The Rev. James Dill said he was called to the ministry when he was 18 years old.
It was half-century ago when he finished school and accepted the pastorship of a small Church of God congregation in California.
“Six months later, I quit. I was out. I couldn’t do it anymore,” he said.
Like many young pastors, Dill had dreams of starting with a small congregation, building on it and “bringing hundreds of people to Christ.”
That did not happen, he said.
“Reality sets in. It hit me right between the eyes,” he said.
After leaving the ministry, he and his wife Linda moved to another part of California where she went to work, and he took a job as a grocery clerk. He said he quickly climbed the corporate ladder. He did not attend church, although he did continue to tithe, he said.
More than three years after leaving the ministry, the pastor who brought Dill to Christ showed up in the grocery store.
“He had traveled about 160 miles to see me, so I was pretty surprised to see him. He asked me how I was, and I thought I had a chance to brag. I had a new house. I had a new car. I had been promoted several times and my future was looking good. To put it bluntly, I was proud of myself,” he said.
The pastor listened to Dill patiently. “Then he said, ‘No, how are you doing spiritually?’ That was a question I didn’t want to answer. I had to admit I was really bad off.”
Dill doubted his calling to the ministry, but his pastor did not.
“He said he was going to be my mentor, and he was,” Dill said.
The careful and skillful mentoring of this pastor eventually led Dill back into the ministry and Dill accepted the pastorship of another small church.
“The first Sunday there were 13 people in the pews,” he said. “Within three years, we were the third largest congregation within our denomination, and all because there was a pastor who cared and was willing to take the time and do the work to help me find my way back to my calling.”
Since then, Dill served as senior pastor for 26 years at Rose Heights Church in Tyler and has started more than a dozen churches including one that evolved into the New Heights Church in Longview.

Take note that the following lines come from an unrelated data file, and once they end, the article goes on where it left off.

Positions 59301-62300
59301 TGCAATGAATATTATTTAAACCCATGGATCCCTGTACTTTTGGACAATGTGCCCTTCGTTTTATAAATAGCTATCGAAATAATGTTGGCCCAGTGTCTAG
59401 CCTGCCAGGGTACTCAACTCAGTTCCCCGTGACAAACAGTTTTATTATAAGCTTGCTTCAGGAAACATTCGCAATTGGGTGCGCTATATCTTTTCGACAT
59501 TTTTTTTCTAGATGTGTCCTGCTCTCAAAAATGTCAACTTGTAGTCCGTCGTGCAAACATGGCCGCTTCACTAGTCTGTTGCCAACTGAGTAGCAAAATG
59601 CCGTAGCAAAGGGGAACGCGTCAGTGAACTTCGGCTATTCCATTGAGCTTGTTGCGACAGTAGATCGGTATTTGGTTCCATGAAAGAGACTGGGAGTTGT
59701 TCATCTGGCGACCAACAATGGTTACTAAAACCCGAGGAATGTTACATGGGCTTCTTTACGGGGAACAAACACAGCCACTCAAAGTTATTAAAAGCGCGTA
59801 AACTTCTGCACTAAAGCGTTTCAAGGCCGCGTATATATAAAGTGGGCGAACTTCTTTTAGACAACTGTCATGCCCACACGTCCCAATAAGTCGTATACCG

Because he knows first- hand what it is to be a minister in crisis, Dill started the Shepherd’s Heart Ministry in Tyler and has recently partnered with LeTourneau University for a Longview site.
“The whole reason we exist is to minister to the people in the ministry. Where do people go when they are in crisis? To their pastor. Where does the pastor go? They usually don’t go to anyone, and the crisis festers. Some of them will leave the ministry. The call to the ministry is truly a wonderful, awesome call. It is also one laden with burdens. Our whole purpose is to help them learn to deal with the burdens of others they are asked to bear which are piled on to the burdens they themselves have, just like everyone has. It gets to be a heavy load,” Dill said.
The Rev. Tim Watson knows personally just how heavy that load can be. After nearly a quarter of a century in the ministry, the pastor experienced a devastating upheaval in his family life, and announced his resignation as senior pastor at First Baptist Church Longview.
Now, the director for the Center of Faith and Work and also the assistant to the president for Outreach at LeTourneau University, Watson said many people in the pews have a problem accepting the “humanity” of the pastor.
“It’s an occupational hazard,” he said. “Pastors are human, just like everyone else. Pastors are going to have weaknesses. Pastors are going to have problems. There are people who don’t accept that,” he said.
Pastors are “instinctively aware” some people in the community of faith won’t accept human weakness in a pastor, and therefore many pastors put a lot of effort into hiding their weakness.
“The Scripture talks about bearing one another’s burdens,” he said. “It talks about rejoicing with those who rejoice and weeping with those who weep. That is not just for the flock. That is for the pastor,” he said.
The Shepherd’s Heart Ministry is not confined to ministers who are already feeling the burdens of the pulpit, but to prepare them for burdens to come.
Watson said the seminar he will be teaching to pastors is about depression.
“I am not a health professional, but in my ministry I’ve dealt with the depression of many other people as well as my own depression. We can not just pray with these individuals and tell them everything is going to be all right then send them home. Certainly, we are going to stand with them in prayer, but we have to recognize this is a medical condition and refer them to medical help,” Watson said.
Partnering with Shepherd’s Heart is one of the several outreaches LeTourneau has made to make a difference in the community.
“We’ve really turned up the heat on getting LeTourneau off campus and into churches — into the community. We want to have a positive impact on the community at large,” he said.
“A healthy pastor can better work with his church.”
Watson will be teaching the next seminar in March. Ida MacDonald is slated to teach the April seminar on crisis intervention. Topics for May include building a great worship team and dealing with grief.
“LeTourneau is delighted to partner with Pastor Dill on this. It’s an honor,” Watson said.
For information, visit www.theshepherdsheart.org or call Dill at (903) 241-2816.